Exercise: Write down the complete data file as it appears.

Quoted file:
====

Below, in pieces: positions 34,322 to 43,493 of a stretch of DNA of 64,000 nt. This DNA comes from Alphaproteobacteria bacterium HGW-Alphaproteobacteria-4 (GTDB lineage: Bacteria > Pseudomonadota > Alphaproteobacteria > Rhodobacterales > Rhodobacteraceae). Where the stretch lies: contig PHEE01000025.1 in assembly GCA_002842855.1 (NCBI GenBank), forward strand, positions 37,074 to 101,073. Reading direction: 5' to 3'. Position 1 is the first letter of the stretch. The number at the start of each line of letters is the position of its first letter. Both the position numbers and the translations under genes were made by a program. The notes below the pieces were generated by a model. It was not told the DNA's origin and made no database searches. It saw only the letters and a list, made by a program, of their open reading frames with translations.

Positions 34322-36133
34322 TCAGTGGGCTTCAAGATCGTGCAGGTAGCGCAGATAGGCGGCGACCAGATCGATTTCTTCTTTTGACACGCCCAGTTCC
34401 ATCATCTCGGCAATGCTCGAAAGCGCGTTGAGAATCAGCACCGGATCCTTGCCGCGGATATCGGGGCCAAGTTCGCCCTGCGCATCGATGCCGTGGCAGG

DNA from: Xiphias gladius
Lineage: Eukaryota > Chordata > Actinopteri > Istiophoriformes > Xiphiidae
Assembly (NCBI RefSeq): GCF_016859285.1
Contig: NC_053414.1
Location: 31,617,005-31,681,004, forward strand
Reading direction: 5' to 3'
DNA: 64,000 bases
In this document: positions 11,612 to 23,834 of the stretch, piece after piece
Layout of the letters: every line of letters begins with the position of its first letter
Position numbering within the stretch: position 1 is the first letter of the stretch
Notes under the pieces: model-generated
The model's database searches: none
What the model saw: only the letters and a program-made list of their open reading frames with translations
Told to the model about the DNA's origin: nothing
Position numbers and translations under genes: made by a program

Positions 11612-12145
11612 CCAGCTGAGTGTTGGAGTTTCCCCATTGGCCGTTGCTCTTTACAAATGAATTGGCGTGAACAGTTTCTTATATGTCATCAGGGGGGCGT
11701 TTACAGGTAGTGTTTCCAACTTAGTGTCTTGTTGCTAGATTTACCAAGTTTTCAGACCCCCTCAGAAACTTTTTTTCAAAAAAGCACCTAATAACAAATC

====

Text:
Below, in pieces: positions 34,322 to 43,493 of a stretch of DNA of 64,000 nt. This DNA comes from Alphaproteobacteria bacterium HGW-Alphaproteobacteria-4 (GTDB lineage: Bacteria > Pseudomonadota > Alphaproteobacteria > Rhodobacterales > Rhodobacteraceae). Where the stretch lies: contig PHEE01000025.1 in assembly GCA_002842855.1 (NCBI GenBank), forward strand, positions 37,074 to 101,073. Reading direction: 5' to 3'. Position 1 is the first letter of the stretch. The number at the start of each line of letters is the position of its first letter. Both the position numbers and the translations under genes were made by a program. The notes below the pieces were generated by a model. It was not told the DNA's origin and made no database searches. It saw only the letters and a list, made by a program, of their open reading frames with translations.

Positions 34322-36133
34322 TCAGTGGGCTTCAAGATCGTGCAGGTAGCGCAGATAGGCGGCGACCAGATCGATTTCTTCTTTTGACACGCCCAGTTCC
34401 ATCATCTCGGCAATGCTCGAAAGCGCGTTGAGAATCAGCACCGGATCCTTGCCGCGGATATCGGGGCCAAGTTCGCCCTGCGCATCGATGCCGTGGCAGG

DNA from: Xiphias gladius
Lineage: Eukaryota > Chordata > Actinopteri > Istiophoriformes > Xiphiidae
Assembly (NCBI RefSeq): GCF_016859285.1
Contig: NC_053414.1
Location: 31,617,005-31,681,004, forward strand
Reading direction: 5' to 3'
DNA: 64,000 bases
In this document: positions 11,612 to 23,834 of the stretch, piece after piece
Layout of the letters: every line of letters begins with the position of its first letter
Position numbering within the stretch: position 1 is the first letter of the stretch
Notes under the pieces: model-generated
The model's database searches: none
What the model saw: only the letters and a program-made list of their open reading frames with translations
Told to the model about the DNA's origin: nothing
Position numbers and translations under genes: made by a program

Positions 11612-12145
11612 CCAGCTGAGTGTTGGAGTTTCCCCATTGGCCGTTGCTCTTTACAAATGAATTGGCGTGAACAGTTTCTTATATGTCATCAGGGGGGCGT
11701 TTACAGGTAGTGTTTCCAACTTAGTGTCTTGTTGCTAGATTTACCAAGTTTTCAGACCCCCTCAGAAACTTTTTTTCAAAAAAGCACCTAATAACAAATC